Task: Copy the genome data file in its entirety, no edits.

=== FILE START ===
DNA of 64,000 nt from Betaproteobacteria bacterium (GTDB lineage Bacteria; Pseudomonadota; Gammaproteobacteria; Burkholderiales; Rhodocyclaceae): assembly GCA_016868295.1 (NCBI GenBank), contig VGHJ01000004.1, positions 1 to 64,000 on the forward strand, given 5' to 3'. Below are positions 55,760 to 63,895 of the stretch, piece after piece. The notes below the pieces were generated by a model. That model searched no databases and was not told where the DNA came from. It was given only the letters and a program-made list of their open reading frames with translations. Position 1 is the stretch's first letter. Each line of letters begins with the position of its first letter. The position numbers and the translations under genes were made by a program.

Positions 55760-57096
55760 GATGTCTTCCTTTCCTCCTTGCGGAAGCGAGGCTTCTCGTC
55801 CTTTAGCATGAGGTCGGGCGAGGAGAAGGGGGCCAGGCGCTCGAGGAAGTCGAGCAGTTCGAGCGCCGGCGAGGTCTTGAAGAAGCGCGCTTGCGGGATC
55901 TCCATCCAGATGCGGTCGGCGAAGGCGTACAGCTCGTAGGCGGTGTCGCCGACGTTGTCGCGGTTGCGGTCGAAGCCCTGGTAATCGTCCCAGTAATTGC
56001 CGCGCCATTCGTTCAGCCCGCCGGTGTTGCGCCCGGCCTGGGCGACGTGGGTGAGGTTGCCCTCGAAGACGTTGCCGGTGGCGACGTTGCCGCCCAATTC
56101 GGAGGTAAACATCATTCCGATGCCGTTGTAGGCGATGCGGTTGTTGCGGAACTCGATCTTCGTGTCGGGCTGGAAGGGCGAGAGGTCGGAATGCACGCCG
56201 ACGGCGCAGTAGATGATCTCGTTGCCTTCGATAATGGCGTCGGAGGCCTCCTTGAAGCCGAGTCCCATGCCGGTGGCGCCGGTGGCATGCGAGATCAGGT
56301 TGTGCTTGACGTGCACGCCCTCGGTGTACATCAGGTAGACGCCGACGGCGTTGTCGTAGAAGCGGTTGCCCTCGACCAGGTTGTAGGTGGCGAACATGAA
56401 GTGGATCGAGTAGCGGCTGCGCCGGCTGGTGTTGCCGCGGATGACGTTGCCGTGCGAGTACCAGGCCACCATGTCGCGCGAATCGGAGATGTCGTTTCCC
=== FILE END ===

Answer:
DNA of 64,000 nt from Betaproteobacteria bacterium (GTDB lineage Bacteria; Pseudomonadota; Gammaproteobacteria; Burkholderiales; Rhodocyclaceae): assembly GCA_016868295.1 (NCBI GenBank), contig VGHJ01000004.1, positions 1 to 64,000 on the forward strand, given 5' to 3'. Below are positions 55,760 to 63,895 of the stretch, piece after piece. The notes below the pieces were generated by a model. That model searched no databases and was not told where the DNA came from. It was given only the letters and a program-made list of their open reading frames with translations. Position 1 is the stretch's first letter. Each line of letters begins with the position of its first letter. The position numbers and the translations under genes were made by a program.

Positions 55760-57096
55760 GATGTCTTCCTTTCCTCCTTGCGGAAGCGAGGCTTCTCGTC
55801 CTTTAGCATGAGGTCGGGCGAGGAGAAGGGGGCCAGGCGCTCGAGGAAGTCGAGCAGTTCGAGCGCCGGCGAGGTCTTGAAGAAGCGCGCTTGCGGGATC
55901 TCCATCCAGATGCGGTCGGCGAAGGCGTACAGCTCGTAGGCGGTGTCGCCGACGTTGTCGCGGTTGCGGTCGAAGCCCTGGTAATCGTCCCAGTAATTGC
56001 CGCGCCATTCGTTCAGCCCGCCGGTGTTGCGCCCGGCCTGGGCGACGTGGGTGAGGTTGCCCTCGAAGACGTTGCCGGTGGCGACGTTGCCGCCCAATTC
56101 GGAGGTAAACATCATTCCGATGCCGTTGTAGGCGATGCGGTTGTTGCGGAACTCGATCTTCGTGTCGGGCTGGAAGGGCGAGAGGTCGGAATGCACGCCG
56201 ACGGCGCAGTAGATGATCTCGTTGCCTTCGATAATGGCGTCGGAGGCCTCCTTGAAGCCGAGTCCCATGCCGGTGGCGCCGGTGGCATGCGAGATCAGGT
56301 TGTGCTTGACGTGCACGCCCTCGGTGTACATCAGGTAGACGCCGACGGCGTTGTCGTAGAAGCGGTTGCCCTCGACCAGGTTGTAGGTGGCGAACATGAA
56401 GTGGATCGAGTAGCGGCTGCGCCGGCTGGTGTTGCCGCGGATGACGTTGCCGTGCGAGTACCAGGCCACCATGTCGCGCGAATCGGAGATGTCGTTTCCC